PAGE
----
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pd16oc95 Message to the Congress Transmitting the Report on Hazardous Materials...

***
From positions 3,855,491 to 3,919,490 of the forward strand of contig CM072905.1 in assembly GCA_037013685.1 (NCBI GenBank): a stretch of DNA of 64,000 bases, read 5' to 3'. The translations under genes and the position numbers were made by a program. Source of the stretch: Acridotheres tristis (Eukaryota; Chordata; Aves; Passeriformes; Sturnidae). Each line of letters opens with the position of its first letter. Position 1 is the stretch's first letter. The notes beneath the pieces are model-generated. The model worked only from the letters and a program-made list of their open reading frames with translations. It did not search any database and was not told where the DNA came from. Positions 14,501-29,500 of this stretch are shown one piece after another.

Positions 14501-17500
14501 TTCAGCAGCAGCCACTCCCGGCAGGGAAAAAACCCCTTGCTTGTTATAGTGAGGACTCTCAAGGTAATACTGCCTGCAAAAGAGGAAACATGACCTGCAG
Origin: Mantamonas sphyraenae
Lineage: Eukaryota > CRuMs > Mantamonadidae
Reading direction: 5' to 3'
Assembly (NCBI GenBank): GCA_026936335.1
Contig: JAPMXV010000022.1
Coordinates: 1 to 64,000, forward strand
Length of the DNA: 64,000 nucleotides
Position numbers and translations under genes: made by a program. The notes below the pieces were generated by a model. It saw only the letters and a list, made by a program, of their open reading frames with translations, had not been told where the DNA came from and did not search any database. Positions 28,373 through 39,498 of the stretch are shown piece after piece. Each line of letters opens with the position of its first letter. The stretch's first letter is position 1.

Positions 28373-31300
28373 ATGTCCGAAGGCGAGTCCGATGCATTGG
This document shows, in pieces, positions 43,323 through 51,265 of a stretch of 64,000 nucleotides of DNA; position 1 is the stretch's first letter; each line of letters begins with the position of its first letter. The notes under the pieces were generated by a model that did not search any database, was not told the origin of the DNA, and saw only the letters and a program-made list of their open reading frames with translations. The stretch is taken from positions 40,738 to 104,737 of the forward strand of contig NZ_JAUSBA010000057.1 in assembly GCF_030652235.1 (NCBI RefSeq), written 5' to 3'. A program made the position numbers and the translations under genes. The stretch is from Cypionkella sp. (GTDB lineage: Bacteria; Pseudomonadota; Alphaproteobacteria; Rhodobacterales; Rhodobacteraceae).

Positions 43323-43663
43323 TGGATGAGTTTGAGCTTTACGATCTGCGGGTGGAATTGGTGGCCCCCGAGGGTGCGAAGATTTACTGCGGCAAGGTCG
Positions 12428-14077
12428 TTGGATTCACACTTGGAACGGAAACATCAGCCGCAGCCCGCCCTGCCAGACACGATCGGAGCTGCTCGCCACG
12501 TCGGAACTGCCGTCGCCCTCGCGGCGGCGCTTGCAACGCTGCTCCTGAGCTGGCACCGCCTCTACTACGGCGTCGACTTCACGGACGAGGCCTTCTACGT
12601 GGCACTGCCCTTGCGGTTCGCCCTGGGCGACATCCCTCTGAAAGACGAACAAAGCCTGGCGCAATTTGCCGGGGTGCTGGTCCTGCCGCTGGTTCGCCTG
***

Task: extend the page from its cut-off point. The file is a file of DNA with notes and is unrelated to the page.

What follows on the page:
<DOC> [Weekly Compilation of Presidential Documents] [frwais.access.gpo.gov] [Page i-ii] Monday, October 16, 1995 Volume 31--Number 41 Pages 1789-1829 Contents [[Page i]] Weekly Compilation of Presidential Documents [[Page ii]] Addresses and Remarks AmeriCorps volunteers, swearing-in ceremony--1821 Haiti, celebration of the anniversary of the restoration of democracy--1824 International Monetary Fund and the World Bank--1806 Mexico, visit of President Zedillo Financial recovery--1797 Luncheon--1811 State dinner--1806 Welcoming ceremony--1796 Radio address--1791 Rural hospital administrators, teleconference--1813 Technology Learning Challenge Grants--1794 Bill Signings Small Business Lending Enhancement Act of 1995, statement--1824 Communications to Congress Bolivia-U.S. extradition treaty, message transmitting report--1805 Germany-U.S. Social Security agreement, message transmitting--1804 Hazardous materials transportation, message transmitting report-- 1812 Communications to Federal Agencies Hurricane Opal, memorandum on absence of Federal employees--1791 Interviews With the News Media Exchanges with reporters Oval Office--1797 Roosevelt Room--1813 News conference with President Zedillo of Mexico, October 10 (No. 102)--1798 Meetings With Foreign Leaders Mexico, President Zedillo--1796-1798, 1806, 1811 Proclamations Columbus Day--1789 Fire Prevention Week--1793 General Pulaski Memorial Day--1804 Leif Erikson Day--1790 National School Lunch Week--1790 White Cane Safety Day--1826 Statements by the President See also Bill Signings Senator Sam Nunn's decision not to seek reelection--1794 Supplementary Materials Acts approved by the President--1829 Checklist of White House press releases--1829 Digest of other White House announcements--1827 Nominations submitted to the Senate--1828 WEEKLY COMPILATION OF ------------------------------ PRESIDENTIAL DOCUMENTS Published every Monday by the Office of the Federal Register, National Archives and Records Administration, Washington, DC 20408, the Weekly Compilation of Presidential Documents contains statements, messages, and other Presidential materials released by the White House during the preceding week. The Weekly Compilation of Presidential Documents is published pursuant to the authority contained in the Federal Register Act (49 Stat. 500, as amended; 44 U.S.C. Ch. 15), under regulations prescribed by the Administrative Committee of the Federal Register, approved by the President (37 FR 23607; 1 CFR Part 10). Distribution is made only by the Superintendent of Documents, Government Printing Office, Washington, DC 20402. The Weekly Compilation of Presidential Documents will be furnished by mail to domestic subscribers for $80.00 per year ($137.00 for mailing first class) and to foreign subscribers for $93.75 per year, payable to the Superintendent of Documents, Government Printing Office, Washington, DC 20402. The charge for a single copy is $3.00 ($3.75 for foreign mailing). There are no restrictions on the republication of material appearing in the Weekly Compilation of Presidential Documents. [[Page 1789]] <DOC> [Weekly Compilation of Presidential Documents] [frwais.access.gpo.gov] [Page 1789] Monday, October 16, 1995 Volume 31--Number 41 Pages 1789-1829 Week Ending Friday, October 13, 1995 Proclamation 6836--Columbus Day, 1995 October 6, 1995 By the President of the United States of America A Proclamation To pursue ambitious goals and to realize great dreams, we must be willing to venture away from the familiar and comfortable. We must show the strength of our convictions to tackle the challenges, known and unknown, that stand between us and our hopes for the future. Today, Christopher Columbus' extraordinary journeys stand as inspiring examples of such determination. This renowned explorer braved the open sea, so feared by his contemporaries, and revealed the splendors of the New World to Renaissance Europe over 500 years ago. He discovered the best use of the North Atlantic wind system, first described the Equatorial Current, and initiated the succeeding rapid exploration and settlement of the Americas. During the course of his first transatlantic voyage, Columbus' bold convictions overcame the resistance of the faint-hearted members of his crew. He led them to the Canaries, the Bahama Islands, Cuba, and Haiti, and subsequent sailings took him to other Caribbean islands, Central America, and Venezuela. As with many pioneers throughout history, Columbus' limited understanding of other cultures led to conflicts and controversies--struggles similar to those that challenge our world even now. But the enduring fame of his travels and the opportunity he sought across uncharted waters remain a call to all who seek adventure. A native of Genoa, Columbus' courage and commitment led him to leave safe shores in pursuit of his goals. But he could not have made his trips without the support of the Spanish crown. People of Italian and Spanish descent continue to energize communities across our Nation, enhancing every occupation and sector of American society. We are grateful for their tremendous contributions and for the ingenuity of spirit that is Columbus' enduring legacy. In tribute to Columbus' many achievements, the Congress, by joint resolution of April 30, 1934 (48 Stat. 657), and an Act of June 28, 1968 (82 Stat. 250), has requested the President to proclaim the second Monday in October each year as ``Columbus Day.'' Now, Therefore, I, William J. Clinton, President of the United States of America, do here by proclaim October 9, 1995, as Columbus Day. I call upon the people of the United States to observe this day with appropriate ceremonies and activities. I also direct that the flag of the United States be displayed on all public buildings on the appointed day in honor of Christopher Columbus. In Witness Whereof, I have hereunto set my hand this sixth day of October, in the year of our Lord nineteen hundred and ninety-five, and of the Independence of the United States of America the two hundred and twentieth. William J. Clinton [Filed with the Office of the Federal Register, 3 p.m., October 10, 1995] Note: This proclamation was published in the Federal Register on October 12. This item was not received in time for publication in the appropriate issue. [[Page 1790]] <DOC> [Weekly Compilation of Presidential Documents] [frwais.access.gpo.gov] [Page 1790] Monday, October 16, 1995 Volume 31--Number 41 Pages 1789-1829 Week Ending Friday, October 13, 1995 Proclamation 6837--Leif Erikson Day, 1995 October 6, 1995 By the President of the United States of America A Proclamation Every October, we celebrate Leif Erikson Day and honor the memory of that great Norse explorer who first set foot on North American soil nearly a millennium ago. At a time when mankind has traveled from pole to pole and even journeyed into the vast reaches of space, Leif Erikson's bold determination stands as an early example of the spirit of adventure and enterprise. This day is an occasion to celebrate the bonds of friendship that link the United States to the Nordic countries. For generations, Iceland and her neighbors have acted as bridges between Europe and North America, playing a vital role in fostering democracy and free trade throughout the world. Nordic peoples have long shared America's love of liberty and have always reached out to those who struggle against oppression. Today, we in the United States are proud to work with our Northern friends to fully reintegrate the Baltic states of Estonia, Latvia, and Lithuania into the Western family of nations. Together we look forward to a new Europe, united by a common respect for liberty and equality. We should also mark this observance by recognizing the outstanding contributions that citizens of Danish, Finnish, Icelandic, Norwegian, and Swedish descent have made to our country. Just as their ancestors did before them, Nordic Americans cherish their ties across the ocean and bring their many gifts to America's culture, progress, and prosperity. As we remember Leif Erikson, whose voyage preceded so many rugged immigrants who braved the North Atlantic in search of economic, political, and religious liberties, let us pay tribute to his courage and renew our commitment to freedom. In honor of Leif Erikson--son of Iceland, grandson of Norway--the Congress, by joint resolution approved on September 2, 1964 (Public Law 88-566), has authorized and requested the President to designate October 9 of each year as ``Leif Erikson Day.'' Now, Therefore, I, William J. Clinton, President of the United States of America, do hereby proclaim October 9, 1995, as Leif Erikson Day. I encourage the people of the United States to observe this occasion with appropriate ceremonies and activities commemorating our rich Nordic American heritage. In Witness Whereof, I have hereunto set my hand this sixth day of October, in the year of our Lord nineteen hundred and ninety-five, and of the Independence of the United States of America the two hundred and twentieth. William J. Clinton [Filed with the Office of the Federal Register, 2:59 p.m., October 10, 1995] Note: This proclamation was published in the Federal Register on October 12. This item was not received in time for publication in the appropriate issue. <DOC> [Weekly Compilation of Presidential Documents] [frwais.access.gpo.gov] [Page 1790-1791] Monday, October 16, 1995 Volume 31--Number 41 Pages 1789-1829 Week Ending Friday, October 13, 1995 Proclamation 6835--National School Lunch Week, 1995 October 6, 1995 By the President of the United States of America